The PCMO also brought me some food stuffs. He brought bottled water, yogurt, crackers and juice. Not much but it was something. At this point it was enough. I haven’t eaten anything at all in over 48-hours.

Resting efforts came and went. Around 19:30 a woman burst into the room to mop the floors. That wasn’t awesome. But after she left the only other interruption I had was a nurse to stick me in the butt with something that would help me sleep. And it sure was good at that.

Day 3 and Beyond

The rest of my days in the hospital were pretty similar. Every day I had a little more mobility and little less pain than the day before. The schedule in this place runs pretty smoothly:

0600 - Wake up 0715 - Morning IV drip of antibiotics 0745 - Morning mopping of room 0800 - Surgical doctors make their rounds (poke me) 0830 - Breakfast 1000 - Bandages changed 1300 - Lunch 1400 − 1600 - No visitors in hospital. Door are locked. 1800 - Dinner 1930 - Evening mopping of room 2000 - Evening IV drip of antibiotics 2100 - Shot in the butt to help me sleep 2200 - Sleep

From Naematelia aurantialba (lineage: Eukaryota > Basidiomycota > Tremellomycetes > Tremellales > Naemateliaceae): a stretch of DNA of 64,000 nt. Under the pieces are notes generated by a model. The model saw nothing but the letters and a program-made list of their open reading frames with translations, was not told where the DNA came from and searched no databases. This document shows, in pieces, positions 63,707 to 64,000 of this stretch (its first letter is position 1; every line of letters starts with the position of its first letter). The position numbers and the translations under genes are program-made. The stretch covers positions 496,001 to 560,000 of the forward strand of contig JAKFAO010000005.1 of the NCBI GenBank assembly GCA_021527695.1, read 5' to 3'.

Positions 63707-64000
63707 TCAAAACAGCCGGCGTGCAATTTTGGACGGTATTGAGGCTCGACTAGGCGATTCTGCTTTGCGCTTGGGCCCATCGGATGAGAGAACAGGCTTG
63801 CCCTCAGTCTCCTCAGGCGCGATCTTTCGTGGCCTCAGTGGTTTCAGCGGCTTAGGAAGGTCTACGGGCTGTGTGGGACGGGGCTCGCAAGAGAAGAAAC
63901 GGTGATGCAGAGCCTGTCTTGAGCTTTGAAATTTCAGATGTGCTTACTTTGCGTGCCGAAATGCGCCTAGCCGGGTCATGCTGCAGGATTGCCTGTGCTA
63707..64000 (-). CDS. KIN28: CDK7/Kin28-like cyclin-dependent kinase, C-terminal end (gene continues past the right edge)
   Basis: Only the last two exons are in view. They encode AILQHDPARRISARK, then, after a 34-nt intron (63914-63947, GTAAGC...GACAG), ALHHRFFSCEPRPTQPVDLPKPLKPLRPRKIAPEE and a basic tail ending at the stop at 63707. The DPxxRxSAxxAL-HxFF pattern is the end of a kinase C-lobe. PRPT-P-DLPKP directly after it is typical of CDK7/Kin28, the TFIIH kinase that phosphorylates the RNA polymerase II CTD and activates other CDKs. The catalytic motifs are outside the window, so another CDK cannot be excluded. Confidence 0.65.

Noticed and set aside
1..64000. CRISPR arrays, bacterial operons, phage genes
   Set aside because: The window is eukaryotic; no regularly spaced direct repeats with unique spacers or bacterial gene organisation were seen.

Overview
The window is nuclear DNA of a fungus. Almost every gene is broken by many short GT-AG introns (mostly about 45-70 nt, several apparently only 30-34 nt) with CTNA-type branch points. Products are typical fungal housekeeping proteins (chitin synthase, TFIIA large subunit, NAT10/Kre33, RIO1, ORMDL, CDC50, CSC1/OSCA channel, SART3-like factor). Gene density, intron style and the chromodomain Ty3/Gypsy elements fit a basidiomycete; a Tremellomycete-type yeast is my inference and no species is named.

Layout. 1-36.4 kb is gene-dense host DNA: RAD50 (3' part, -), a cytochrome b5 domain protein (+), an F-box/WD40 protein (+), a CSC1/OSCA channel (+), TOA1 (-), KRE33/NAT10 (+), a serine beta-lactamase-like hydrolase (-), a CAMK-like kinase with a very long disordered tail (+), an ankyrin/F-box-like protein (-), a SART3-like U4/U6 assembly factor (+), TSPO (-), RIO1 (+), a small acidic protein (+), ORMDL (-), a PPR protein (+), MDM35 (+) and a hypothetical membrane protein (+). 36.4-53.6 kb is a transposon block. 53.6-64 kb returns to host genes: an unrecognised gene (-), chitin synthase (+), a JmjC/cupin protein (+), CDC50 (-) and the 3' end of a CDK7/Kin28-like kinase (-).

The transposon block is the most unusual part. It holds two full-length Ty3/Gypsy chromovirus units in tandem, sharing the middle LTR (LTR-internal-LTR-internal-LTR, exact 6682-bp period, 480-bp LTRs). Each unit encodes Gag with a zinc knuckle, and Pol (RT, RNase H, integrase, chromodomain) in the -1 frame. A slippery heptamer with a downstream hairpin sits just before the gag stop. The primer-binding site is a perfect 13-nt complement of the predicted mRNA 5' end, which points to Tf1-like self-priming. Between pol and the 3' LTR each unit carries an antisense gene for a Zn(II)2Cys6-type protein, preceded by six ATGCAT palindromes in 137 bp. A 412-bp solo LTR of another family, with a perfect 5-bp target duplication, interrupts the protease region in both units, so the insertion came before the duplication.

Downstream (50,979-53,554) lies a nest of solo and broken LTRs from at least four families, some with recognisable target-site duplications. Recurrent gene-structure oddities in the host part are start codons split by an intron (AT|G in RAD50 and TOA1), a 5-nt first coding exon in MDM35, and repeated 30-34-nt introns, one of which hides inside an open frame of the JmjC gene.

On Day 3 I didn’t do anything else. I just stayed in bed as much as possible and read news articles and listened to music on my iPhone. The iPhone 5 that Naziia bought me a week earlier. Have I mentioned yet how awesome she is? And this device is so nifty in situations like sitting in the hospital. It even tracked my location with pinpoint accuracy. The photo shows my room’s location in the hospital

Day 4

I was called out of my room in the morning and told to chase after this nurse. I could barely lift my head while walking. Chasing just wasn’t in me. She led me to the worst place imaginable: the stairs!

“Ok. It’s Day 4. I can do this!” And of course I did do it. I was wobbly but I did the stairs and it wasn’t so bad. Slow, but the pain was minimal. She took me to join a large group of waiting people outside of a room labeled “УЗИ” which means “ultrasound.”

She waited with me a few minutes and then urgently took off. She told me to wait here and she would be back in 10 minutes. I stood and stood and I hurt and hurt. This was getting a bit much and after more than an hour of waiting and seeing no sign of her or any additional progress in the line I gave up and went back to my room.